New Documentaries: Block Museum - Northwestern University
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New Documentaries

New Documentaries

Event Details

Date & Time:

Thu September 29, 2011 - Fri November 18, 2011


The Block Museum of Art
40 Arts Circle Drive
Evanston, IL 60208


Open to the public


Our focus on contemporary documentaries returns this season with a diverse selection of brand new films that shed light on topics both entertaining and important. Included in the program are award-winning social issue documentaries, including Steve James and Alex Kotlowitz's much-lauded The Interrupters, about an incredible group of volunteers dedicated to stopping gang violence in some of Chicago’s most troubled neighborhoods, and Heather Courtney's Where Soldiers Come From, a moving portrait of a group of tight-knit friends from Northern Michigan who grapple with emotional issues after serving in Afghanistan. The series also includes two films about the vibrant musical and culinary arts in Southern Europe: from the storied and sensual music of Naples in John Turturro's Passione, to the trailblazing Spanish chef, Ferran Adriá, and his world-renowned restaurant, elBulli. Plus films about mysterious tiles, fast talkers, and an ambitious urban housing project. Several filmmakers in person.


Resurrect Dead: The Mystery of the Toynbee Tiles

Thursday, September 29, 2011 7:00 PM
(Jon Foy, 2011, USA, Video, 86 min)

Starting in the 1980s, handmade tiles bearing the words "Toynbee Idea / In Kubrick's 2001 / Resurrect Dead / On Planet Jupiter" began appearing embedded in the streets of Philadelphia, and spread to other US cities, even winding up in South America. Philly-based artist Justin Duerr first encountered them in 1994 and soon became obsessed, vowing to solve this urban mystery. Was this the work of a well-traveled outsider artist? A network of cryptic pranksters? Or do these curious artifacts offer clues about a diabolical political conspiracy? Resurrect Dead is an immensely entertaining real world detective tale and was a sleeper hit at the Sundance Film Festival.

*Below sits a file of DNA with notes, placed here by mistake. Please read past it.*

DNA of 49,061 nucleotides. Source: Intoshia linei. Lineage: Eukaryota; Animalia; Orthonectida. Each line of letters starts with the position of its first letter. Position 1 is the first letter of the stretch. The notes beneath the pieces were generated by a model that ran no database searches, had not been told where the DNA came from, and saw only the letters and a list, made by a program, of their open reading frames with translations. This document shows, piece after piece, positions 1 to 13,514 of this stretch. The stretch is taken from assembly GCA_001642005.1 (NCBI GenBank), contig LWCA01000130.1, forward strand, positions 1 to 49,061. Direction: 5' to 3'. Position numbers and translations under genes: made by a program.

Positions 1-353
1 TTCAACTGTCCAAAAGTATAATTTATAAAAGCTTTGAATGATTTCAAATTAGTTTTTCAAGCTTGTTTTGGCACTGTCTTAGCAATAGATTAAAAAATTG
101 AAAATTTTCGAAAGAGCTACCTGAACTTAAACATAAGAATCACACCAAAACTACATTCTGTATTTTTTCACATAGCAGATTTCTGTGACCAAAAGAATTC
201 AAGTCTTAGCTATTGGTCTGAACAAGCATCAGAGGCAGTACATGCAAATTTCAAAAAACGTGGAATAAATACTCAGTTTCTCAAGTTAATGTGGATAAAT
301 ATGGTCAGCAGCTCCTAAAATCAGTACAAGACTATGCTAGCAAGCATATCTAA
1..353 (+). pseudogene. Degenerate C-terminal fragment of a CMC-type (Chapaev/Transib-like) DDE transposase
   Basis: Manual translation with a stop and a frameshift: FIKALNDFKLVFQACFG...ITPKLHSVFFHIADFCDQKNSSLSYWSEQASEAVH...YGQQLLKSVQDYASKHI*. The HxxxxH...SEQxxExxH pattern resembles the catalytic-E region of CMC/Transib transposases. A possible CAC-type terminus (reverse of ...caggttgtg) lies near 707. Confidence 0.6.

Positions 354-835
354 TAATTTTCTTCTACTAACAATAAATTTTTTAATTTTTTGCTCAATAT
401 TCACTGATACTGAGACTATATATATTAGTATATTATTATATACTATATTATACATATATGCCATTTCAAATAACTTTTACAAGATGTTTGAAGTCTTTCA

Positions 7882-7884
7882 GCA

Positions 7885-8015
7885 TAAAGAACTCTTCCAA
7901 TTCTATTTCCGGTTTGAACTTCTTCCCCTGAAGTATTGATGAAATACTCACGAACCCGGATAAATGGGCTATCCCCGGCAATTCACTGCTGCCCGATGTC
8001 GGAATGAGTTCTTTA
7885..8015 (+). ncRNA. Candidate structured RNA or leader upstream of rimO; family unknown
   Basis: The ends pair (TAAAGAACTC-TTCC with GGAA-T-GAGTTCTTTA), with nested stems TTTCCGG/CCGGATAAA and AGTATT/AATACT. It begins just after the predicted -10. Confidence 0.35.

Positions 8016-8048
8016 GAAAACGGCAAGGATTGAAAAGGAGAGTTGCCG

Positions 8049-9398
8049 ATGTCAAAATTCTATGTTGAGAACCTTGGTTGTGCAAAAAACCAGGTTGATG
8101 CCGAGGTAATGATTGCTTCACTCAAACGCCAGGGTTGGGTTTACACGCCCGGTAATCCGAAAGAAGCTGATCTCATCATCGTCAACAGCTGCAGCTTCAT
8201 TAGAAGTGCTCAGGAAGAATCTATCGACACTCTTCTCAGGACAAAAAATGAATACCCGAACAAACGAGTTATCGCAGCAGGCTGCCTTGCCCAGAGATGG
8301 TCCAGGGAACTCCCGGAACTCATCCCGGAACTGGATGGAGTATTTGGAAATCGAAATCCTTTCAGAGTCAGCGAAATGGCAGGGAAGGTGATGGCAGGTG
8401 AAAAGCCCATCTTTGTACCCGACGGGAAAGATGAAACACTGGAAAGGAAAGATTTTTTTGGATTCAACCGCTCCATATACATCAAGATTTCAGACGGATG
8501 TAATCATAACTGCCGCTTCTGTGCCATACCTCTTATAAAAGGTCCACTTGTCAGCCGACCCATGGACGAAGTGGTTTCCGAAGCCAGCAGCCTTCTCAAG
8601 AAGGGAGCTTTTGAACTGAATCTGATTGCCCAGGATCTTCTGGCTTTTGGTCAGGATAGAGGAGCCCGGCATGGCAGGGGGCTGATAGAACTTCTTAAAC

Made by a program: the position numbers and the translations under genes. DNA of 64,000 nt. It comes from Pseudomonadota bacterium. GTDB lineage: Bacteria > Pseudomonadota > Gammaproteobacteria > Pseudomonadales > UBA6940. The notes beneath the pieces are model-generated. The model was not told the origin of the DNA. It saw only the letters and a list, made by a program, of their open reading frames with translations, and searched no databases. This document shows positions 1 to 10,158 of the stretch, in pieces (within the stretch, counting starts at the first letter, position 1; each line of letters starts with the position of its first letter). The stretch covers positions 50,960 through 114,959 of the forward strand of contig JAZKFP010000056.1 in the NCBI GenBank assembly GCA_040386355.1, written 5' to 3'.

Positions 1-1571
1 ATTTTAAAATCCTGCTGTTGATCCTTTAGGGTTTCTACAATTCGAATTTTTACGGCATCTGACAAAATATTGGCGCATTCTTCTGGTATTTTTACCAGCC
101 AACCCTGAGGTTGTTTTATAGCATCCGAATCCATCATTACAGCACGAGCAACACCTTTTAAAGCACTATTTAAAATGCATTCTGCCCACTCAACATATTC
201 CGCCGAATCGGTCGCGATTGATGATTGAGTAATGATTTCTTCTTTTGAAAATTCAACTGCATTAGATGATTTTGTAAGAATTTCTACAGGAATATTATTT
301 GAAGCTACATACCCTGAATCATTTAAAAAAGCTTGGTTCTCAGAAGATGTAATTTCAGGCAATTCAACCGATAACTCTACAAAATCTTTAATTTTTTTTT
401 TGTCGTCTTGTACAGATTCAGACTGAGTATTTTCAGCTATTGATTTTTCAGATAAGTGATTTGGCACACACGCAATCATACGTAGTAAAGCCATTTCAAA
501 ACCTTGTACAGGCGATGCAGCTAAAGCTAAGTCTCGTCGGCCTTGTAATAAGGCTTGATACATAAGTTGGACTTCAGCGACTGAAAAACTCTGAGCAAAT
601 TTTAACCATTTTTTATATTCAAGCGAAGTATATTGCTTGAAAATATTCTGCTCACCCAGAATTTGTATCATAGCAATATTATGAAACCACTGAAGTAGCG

The Interrupters

Wednesday, October 19, 2011 7:00 PM FREE
(Steve James, 2011, USA, video, 125 min.)

This highly praised new documentary from director Steve James (Hoop Dreams) and producer Alex Kotlowitz follows three “interrupters” who work to prevent violence in some of Chicago’s most troubled neighborhoods. Their outreach is a project of the grassroots organization CeaseFire, whose founder believes that solutions must actively incorporate prevention. Over the course of a year, the filmmakers document the interrupters as they forge relationships in their communities, attempting to change minds and save lives. The Interrupters is an inspiring and emotional look at the dedicated efforts of those who have rejected their own criminal past to truly make a difference. “Mighty and heart-wrenching”—Roger Ebert

IN PERSON Producer Alex Kotlowitz
Co-presented by Northwestern’s Center for the Writing Arts, Center for Civic Engagement, and Medill
Please note the early (6 pm) start time! 


Where Soldiers Come From

Thursday, October 27, 2011 7:00 PM
(Heather Courtney, 2011, USA, video, 91 min)

Where Soldiers Come From is an intimate and powerful portrait of a group of young men from Northern Michigan who are thrust into the harsh reality of the Afghan war. Director (and NU alum) Heather Courtney returns to her hometown to follow the lives of these soldiers as they transform from small-town teens to 23-year-old combat veterans. Courtney sets aside politics to look at the effect that war has on those who serve and on the friends and family who remain behind. As these young men struggle to reintegrate into society, the physical and emotional costs of war are literally brought home.